The German car rental company, Buchbinder, has exposed the personal information of over 3.1 million customers due to an unsecured database.
Matthias Nehls, Executive Director of Deutsche Gesellschaft für Cybersicherheit, uncovered the unsecured database as part of a series of routine scans for unprotected databases.
A report by c’t explained that the exposure was due to a configuration error on a backup server, to which Port 445 was open thus allowing access via the SMB network protocol. There was no password protection, so anyone with a web browser could access the data and download the files stored on the server.
The backups exposed over 5 million files, which included customer names, email addresses, phone numbers, addresses, dates of birth, as well as financial information such as bank details and information listed on scanned invoices.
The files also exposed passwords for employees and online portal users to which 3,000 of the 170,000 passwords were stored in plain text.
Alongside employees and customers, the database also exposed the president of the Federal Office for Information Security (BSI) Arne Schönbohm, and Police and Bundeswehr employees.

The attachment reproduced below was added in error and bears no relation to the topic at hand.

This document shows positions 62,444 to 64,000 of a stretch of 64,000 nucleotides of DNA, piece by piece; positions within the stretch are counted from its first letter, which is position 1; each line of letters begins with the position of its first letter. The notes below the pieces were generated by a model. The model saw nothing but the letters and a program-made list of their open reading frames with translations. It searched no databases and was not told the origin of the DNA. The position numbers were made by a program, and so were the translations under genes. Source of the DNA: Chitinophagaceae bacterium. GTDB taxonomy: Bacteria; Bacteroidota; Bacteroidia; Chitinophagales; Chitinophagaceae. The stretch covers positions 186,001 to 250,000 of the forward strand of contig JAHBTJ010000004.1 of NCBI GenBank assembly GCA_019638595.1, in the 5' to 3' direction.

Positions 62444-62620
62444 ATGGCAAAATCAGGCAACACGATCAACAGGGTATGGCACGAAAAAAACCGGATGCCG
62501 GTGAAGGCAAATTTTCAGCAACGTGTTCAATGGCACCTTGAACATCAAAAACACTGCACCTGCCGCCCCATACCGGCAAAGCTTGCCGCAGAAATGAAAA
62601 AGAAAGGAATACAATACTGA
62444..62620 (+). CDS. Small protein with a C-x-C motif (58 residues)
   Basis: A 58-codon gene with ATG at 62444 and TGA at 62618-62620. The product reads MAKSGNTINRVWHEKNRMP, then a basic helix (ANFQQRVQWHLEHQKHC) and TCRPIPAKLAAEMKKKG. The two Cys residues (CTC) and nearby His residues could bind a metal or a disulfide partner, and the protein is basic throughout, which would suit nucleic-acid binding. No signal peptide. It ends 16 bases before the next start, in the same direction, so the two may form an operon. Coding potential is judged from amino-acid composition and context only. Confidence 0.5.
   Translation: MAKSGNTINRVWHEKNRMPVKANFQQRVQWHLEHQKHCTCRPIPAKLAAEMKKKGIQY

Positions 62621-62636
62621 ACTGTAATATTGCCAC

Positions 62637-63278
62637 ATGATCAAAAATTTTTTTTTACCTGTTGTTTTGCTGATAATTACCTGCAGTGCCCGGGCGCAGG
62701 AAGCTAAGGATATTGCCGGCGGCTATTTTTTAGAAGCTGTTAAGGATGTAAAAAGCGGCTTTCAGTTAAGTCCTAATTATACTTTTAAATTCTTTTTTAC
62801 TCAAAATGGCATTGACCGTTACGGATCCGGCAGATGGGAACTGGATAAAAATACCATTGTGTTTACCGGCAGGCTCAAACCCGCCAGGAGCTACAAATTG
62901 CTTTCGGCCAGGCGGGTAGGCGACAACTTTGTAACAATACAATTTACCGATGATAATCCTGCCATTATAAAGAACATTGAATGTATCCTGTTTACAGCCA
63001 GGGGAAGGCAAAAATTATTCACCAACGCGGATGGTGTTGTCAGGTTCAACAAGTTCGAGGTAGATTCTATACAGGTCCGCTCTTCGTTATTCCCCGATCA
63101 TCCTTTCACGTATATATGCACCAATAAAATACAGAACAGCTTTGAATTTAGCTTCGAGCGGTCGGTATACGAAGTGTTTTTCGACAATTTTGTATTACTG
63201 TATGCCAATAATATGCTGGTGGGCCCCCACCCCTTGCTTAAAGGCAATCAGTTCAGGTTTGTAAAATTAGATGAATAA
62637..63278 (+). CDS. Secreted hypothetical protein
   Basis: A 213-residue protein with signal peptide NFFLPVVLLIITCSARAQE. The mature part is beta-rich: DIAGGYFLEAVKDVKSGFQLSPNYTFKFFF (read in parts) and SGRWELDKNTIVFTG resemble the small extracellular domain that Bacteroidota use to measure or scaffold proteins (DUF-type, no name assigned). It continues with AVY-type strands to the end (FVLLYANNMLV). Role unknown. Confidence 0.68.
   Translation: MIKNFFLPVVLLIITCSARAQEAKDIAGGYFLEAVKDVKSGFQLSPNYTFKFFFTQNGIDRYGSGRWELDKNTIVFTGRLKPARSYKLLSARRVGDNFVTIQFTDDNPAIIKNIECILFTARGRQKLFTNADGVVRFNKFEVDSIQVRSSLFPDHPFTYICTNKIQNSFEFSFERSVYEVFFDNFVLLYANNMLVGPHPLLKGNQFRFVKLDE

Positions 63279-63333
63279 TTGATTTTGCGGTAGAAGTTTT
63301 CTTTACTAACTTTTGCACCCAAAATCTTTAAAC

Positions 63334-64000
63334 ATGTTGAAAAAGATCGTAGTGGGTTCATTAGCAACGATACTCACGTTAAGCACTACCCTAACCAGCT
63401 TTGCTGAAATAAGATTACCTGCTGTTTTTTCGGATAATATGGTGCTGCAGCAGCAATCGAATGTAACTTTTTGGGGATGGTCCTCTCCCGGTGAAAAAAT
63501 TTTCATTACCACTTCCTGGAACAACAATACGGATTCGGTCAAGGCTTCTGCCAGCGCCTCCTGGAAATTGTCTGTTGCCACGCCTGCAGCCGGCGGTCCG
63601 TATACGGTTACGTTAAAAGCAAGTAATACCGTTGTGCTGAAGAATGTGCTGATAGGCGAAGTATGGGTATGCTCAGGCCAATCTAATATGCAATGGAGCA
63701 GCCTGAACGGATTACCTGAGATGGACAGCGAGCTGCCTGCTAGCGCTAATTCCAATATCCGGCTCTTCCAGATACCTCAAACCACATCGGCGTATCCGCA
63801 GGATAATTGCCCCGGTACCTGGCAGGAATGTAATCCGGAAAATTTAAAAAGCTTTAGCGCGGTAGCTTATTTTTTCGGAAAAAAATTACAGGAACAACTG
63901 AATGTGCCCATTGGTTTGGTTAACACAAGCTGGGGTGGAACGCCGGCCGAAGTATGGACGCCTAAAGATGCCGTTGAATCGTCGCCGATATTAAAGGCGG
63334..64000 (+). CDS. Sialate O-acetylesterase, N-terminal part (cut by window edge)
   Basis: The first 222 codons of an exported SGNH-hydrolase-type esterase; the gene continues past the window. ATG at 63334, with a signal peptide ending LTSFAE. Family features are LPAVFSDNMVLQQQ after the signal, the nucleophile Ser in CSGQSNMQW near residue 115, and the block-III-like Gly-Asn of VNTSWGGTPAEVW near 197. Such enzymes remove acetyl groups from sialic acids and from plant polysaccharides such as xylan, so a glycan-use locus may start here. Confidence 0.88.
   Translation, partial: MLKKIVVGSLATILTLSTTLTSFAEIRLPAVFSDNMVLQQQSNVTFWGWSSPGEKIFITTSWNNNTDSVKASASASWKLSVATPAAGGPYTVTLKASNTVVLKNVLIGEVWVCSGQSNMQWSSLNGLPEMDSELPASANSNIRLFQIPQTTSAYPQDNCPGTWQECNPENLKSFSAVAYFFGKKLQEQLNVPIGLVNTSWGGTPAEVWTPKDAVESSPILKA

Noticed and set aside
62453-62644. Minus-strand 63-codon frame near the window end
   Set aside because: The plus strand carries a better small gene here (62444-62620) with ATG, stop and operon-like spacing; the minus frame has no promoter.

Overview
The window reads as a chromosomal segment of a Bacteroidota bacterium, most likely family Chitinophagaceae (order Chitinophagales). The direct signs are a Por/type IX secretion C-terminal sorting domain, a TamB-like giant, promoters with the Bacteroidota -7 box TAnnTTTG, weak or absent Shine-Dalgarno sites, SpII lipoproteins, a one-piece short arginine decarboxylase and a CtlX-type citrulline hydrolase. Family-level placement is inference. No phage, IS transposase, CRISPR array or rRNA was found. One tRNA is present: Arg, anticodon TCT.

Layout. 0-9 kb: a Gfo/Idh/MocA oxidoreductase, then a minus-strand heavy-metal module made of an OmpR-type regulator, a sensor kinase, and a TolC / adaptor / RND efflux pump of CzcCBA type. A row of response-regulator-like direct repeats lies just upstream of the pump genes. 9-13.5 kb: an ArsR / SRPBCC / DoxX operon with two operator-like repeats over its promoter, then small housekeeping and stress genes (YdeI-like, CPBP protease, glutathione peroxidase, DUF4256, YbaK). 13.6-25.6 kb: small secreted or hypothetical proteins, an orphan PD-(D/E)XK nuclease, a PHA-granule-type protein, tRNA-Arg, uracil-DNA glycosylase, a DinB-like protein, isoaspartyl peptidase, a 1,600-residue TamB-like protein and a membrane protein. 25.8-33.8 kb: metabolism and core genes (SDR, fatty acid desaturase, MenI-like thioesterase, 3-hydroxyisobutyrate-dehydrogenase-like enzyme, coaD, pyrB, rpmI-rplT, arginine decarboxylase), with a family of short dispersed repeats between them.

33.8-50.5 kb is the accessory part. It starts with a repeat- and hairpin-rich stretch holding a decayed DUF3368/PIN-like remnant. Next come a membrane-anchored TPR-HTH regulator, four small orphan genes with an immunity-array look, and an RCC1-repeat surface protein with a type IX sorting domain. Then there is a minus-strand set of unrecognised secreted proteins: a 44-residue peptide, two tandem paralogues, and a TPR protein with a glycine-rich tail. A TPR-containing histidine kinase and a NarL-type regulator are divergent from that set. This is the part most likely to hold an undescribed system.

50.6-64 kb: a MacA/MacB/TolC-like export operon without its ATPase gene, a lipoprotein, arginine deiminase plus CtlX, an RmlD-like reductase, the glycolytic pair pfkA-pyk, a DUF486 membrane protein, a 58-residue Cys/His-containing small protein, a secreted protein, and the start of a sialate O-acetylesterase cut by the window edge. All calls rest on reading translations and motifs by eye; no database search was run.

Schönbohm told ZEIT: “Unfortunately, the case shows that even very sensitive personal data are only inadequately protected. Regardless of whether – as in this case – I am personally affected or not, such cases annoy me a lot because they would be avoidable.”
From all those exposed, 2.5 million customers were from Germany, roughly 400,000 from Austria and around 114,000 from Italy, Slovakia and Hungary.
Upon learning about the breach, Buchbinder told c’t that it “arranged for the closure of the corresponding ports” by its contract partner who is responsible for maintaining and securing the servers.
In regards to potential legal consequences, reuschlaw Legal Consultants associate Stefan Hessel said: “According to Art. 32 (1) GDPR, the controller is obliged to take appropriate technical and organisational measures to protect the data in accordance with the state of the art. An essential point is to ensure the confidentiality of the data and to prevent unauthorised access by third parties.
“In this case the backups of the car rental company were unsecured and freely accessible on the net. This obviously does not correspond to the state of the art. A violation of data protection is therefore present. Furthermore, even the storage of passwords in plain text does not correspond to the state of the art. This is also a data protection violation.”
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